Animal Rights — Its Even for Flesh Eaters!

Sometimes you see quotes from animal rights activists that makes you wonder if they even understand their own ideology.

For example, in march the Body of Animal Rights Campaigners — a University of Central Florida animal rights student group, collaborated with the Orlando Animal Rights Alliance and the Farm Animal Reform Movement for a Meatout Walk.

Why they bothered to organize such a walk is a mystery given this statement from Body of Animal Rights Campaigners co-president Sara Beniamino,

You don’t have to be vegan or vegetarian to support animal rights. I just think if people had all the facts, as I do, they’d get there, because I used to eat meat, too.

Fine, I’m going to take this twit at face value and come out here and now — that’s right I’m a closet animal rights supporter. I support animal rights, I just also happen to think its okay to eat meat, experiment on animals, kill them for fur, hunt them, fish them, put them in zoos and circuses, and pretty much everything else that’s legal to do with animals in the United States other than cockfighting.

Maybe we need a whole new nomenclature for animal rights types similar to the umpteen versions of hyphenated vegetarians (for example, I might be classified as a morte-ARA — someone who supports the rights of animals but I also think its okay to kill them with impunity as long as you’ve got a good reason to do so, like you’re hungry or have a thing for veal).

Anyway, the whole thing was apparently a way to get money to rent a billboard. Dan Holbert, the other co-president of BARC, told the Central Florida Tribune,

The money raised for this vent goes to FARM, which does great work within the United States and around the world to address the plight of farmed animals. If OARA and BARC raise at least $1,000 together, then we get a billboard in the Orlando area showing people the cruelty of factory farming and asking them to go veg! If BARC and OARA each get 10 people to raise $50, then we’ve got the billboard.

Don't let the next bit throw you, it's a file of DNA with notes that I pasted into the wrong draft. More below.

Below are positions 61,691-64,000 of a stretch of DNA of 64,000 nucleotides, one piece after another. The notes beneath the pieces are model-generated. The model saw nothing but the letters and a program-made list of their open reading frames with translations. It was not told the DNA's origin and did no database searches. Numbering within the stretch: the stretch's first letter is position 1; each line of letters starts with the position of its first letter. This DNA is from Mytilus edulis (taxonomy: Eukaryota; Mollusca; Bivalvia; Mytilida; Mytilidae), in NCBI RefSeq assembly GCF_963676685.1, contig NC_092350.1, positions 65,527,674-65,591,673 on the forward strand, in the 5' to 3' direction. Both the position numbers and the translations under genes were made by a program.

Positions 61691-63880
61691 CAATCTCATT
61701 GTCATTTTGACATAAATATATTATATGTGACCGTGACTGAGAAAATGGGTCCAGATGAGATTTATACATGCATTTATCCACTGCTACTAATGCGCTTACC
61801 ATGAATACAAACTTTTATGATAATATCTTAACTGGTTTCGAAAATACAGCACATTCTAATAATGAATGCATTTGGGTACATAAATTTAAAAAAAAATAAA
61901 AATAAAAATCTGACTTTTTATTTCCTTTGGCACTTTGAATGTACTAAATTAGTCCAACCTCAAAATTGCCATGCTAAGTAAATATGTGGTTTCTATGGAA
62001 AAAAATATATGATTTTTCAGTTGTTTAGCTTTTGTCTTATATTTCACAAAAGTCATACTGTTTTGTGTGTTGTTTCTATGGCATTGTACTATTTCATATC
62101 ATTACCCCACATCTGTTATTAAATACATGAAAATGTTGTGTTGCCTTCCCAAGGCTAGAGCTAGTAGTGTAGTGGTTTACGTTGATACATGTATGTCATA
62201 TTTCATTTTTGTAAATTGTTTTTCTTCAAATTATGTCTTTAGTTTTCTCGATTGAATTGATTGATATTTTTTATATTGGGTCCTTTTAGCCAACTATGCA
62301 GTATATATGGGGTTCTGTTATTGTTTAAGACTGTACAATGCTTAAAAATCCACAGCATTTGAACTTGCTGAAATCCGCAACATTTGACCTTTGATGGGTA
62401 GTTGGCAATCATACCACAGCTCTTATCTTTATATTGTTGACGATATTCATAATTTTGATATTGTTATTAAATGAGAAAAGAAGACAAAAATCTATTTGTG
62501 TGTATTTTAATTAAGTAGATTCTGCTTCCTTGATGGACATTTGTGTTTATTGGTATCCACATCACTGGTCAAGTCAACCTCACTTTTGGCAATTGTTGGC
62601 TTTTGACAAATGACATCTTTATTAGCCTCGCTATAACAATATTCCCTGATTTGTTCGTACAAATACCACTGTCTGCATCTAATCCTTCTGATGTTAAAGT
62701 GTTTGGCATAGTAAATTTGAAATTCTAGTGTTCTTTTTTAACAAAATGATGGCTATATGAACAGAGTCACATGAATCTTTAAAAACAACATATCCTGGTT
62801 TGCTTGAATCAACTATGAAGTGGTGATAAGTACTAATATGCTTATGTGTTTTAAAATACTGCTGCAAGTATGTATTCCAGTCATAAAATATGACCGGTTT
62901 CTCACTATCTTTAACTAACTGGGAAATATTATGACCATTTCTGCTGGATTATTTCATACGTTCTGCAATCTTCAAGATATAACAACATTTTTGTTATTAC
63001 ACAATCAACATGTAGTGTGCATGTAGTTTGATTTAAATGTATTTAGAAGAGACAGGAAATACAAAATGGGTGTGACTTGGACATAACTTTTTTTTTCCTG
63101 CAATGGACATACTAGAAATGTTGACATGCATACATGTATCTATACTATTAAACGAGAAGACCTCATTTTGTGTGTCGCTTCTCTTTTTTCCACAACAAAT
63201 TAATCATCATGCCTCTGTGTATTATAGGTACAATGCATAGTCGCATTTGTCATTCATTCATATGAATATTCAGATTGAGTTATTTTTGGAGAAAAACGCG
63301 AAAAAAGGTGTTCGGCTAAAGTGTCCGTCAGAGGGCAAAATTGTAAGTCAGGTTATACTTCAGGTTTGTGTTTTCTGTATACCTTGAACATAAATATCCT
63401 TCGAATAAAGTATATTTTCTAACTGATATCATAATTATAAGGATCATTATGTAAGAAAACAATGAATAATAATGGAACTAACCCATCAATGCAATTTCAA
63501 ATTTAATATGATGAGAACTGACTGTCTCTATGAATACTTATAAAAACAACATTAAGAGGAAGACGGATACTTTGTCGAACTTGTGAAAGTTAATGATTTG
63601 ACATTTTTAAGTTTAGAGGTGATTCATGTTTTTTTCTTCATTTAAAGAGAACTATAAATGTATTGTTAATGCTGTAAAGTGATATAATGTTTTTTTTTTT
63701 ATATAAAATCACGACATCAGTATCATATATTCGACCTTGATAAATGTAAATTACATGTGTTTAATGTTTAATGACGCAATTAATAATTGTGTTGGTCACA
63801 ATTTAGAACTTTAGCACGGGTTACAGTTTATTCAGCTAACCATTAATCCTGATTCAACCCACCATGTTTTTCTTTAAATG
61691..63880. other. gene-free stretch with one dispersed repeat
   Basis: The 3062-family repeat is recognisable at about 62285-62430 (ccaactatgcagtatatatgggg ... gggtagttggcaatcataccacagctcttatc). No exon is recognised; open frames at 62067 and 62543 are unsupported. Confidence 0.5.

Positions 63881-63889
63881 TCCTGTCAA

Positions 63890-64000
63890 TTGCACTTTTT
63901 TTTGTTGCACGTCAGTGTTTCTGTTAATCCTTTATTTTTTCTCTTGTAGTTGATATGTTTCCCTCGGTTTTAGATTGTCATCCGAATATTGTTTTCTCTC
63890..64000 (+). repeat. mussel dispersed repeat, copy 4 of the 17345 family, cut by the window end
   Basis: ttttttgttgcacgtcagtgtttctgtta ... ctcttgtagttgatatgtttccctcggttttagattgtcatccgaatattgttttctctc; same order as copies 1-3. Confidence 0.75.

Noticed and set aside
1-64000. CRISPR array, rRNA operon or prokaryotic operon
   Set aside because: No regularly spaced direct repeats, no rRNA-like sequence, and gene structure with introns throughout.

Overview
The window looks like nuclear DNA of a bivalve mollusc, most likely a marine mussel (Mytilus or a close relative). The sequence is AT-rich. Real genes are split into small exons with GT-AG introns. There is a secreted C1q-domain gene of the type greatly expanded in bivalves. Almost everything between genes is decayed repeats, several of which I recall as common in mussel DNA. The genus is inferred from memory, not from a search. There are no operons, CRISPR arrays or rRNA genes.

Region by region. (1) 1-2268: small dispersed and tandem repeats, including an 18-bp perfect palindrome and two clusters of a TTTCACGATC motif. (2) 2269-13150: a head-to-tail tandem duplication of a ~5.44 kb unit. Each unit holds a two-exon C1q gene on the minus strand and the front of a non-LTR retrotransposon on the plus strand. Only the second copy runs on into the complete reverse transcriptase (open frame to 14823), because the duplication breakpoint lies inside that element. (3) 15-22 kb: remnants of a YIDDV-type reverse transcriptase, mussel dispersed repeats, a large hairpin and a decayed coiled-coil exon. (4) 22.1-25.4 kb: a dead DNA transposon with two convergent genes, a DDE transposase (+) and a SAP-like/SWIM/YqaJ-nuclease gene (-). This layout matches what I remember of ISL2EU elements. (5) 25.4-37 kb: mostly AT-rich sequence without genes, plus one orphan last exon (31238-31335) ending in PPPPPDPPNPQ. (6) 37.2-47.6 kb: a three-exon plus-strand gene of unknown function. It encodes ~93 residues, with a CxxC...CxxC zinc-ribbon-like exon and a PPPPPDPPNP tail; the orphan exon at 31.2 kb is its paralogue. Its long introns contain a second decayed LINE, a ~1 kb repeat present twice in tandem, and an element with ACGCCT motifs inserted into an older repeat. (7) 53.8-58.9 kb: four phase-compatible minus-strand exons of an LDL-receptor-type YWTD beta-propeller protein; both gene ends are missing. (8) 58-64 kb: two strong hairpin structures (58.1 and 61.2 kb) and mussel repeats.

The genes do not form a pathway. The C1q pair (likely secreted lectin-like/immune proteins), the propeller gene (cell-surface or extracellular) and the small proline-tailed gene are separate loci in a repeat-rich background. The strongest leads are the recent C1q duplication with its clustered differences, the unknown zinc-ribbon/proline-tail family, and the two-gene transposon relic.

And, of course, the annual statistics on number of animals slaughtered in the United States for food demonstrate just what a good job FARM is doing in the United States. In fact, since I’m coming out here as a closet activist, let me add that I encourage all of my fellow activists to give as much of their money as possible to groups as effective as FARM.

(On a side note, it is good to see they let Holbert out of his cage once in awhile).


Animal rights club beats meat. Bruce Rabin, Central Florida Tribune, March 10, 2005.

Meat Eating Continues to Grow

You probably missed it, but Farm USA’s World Farm Animals Day was October 2. Ahead of the WFAD, Farm USA released a report confirming the obvious — despite all the efforts of animal rights activists, meat consumption in the United States continues to grow far faster than population.

Farm USA extrapolated from the USDA’s National Agricultural Statistics Service data to estimate that in 2004 the number of animals (not including aquatic animals) killed for food in the United States rose 2.5 percent to 10.2 billion. The vast majority of those animals — 9.39 billion — are broiler chickens.

According to Farm USA,

The rise in the animal death toll is double the annual U.S. population increase (currently 294.3 million) and reflects the continuing trend of switching from cow meat to chicken meat (a cow yields 200 times the amount of flesh in a chicken). In more personal terms, the average American is directly responsible for the abuse and death of 2,485 chickens, 78 turkeys and ducks, 33 pigs, and 11 cows and sheep during a 75-year life span.

Hmm….makes my mouth water.

Farm USA posted a number of pictures from World Farm Animal Day demonstrations around the world, and I think the winner had to be this one,

That’s Dan Holbert of Florida-based Body of Animal Rights Campaigners (BARC, get it?) Way to go, Dan. As I always say, a pig is a rat is a caged animal rights activist.


World Farm Animals Day 2004 Preliminary Report. Farm USA, October 2004.

Death toll continues to rise. Press Release, Farm USA, September 25, 2004.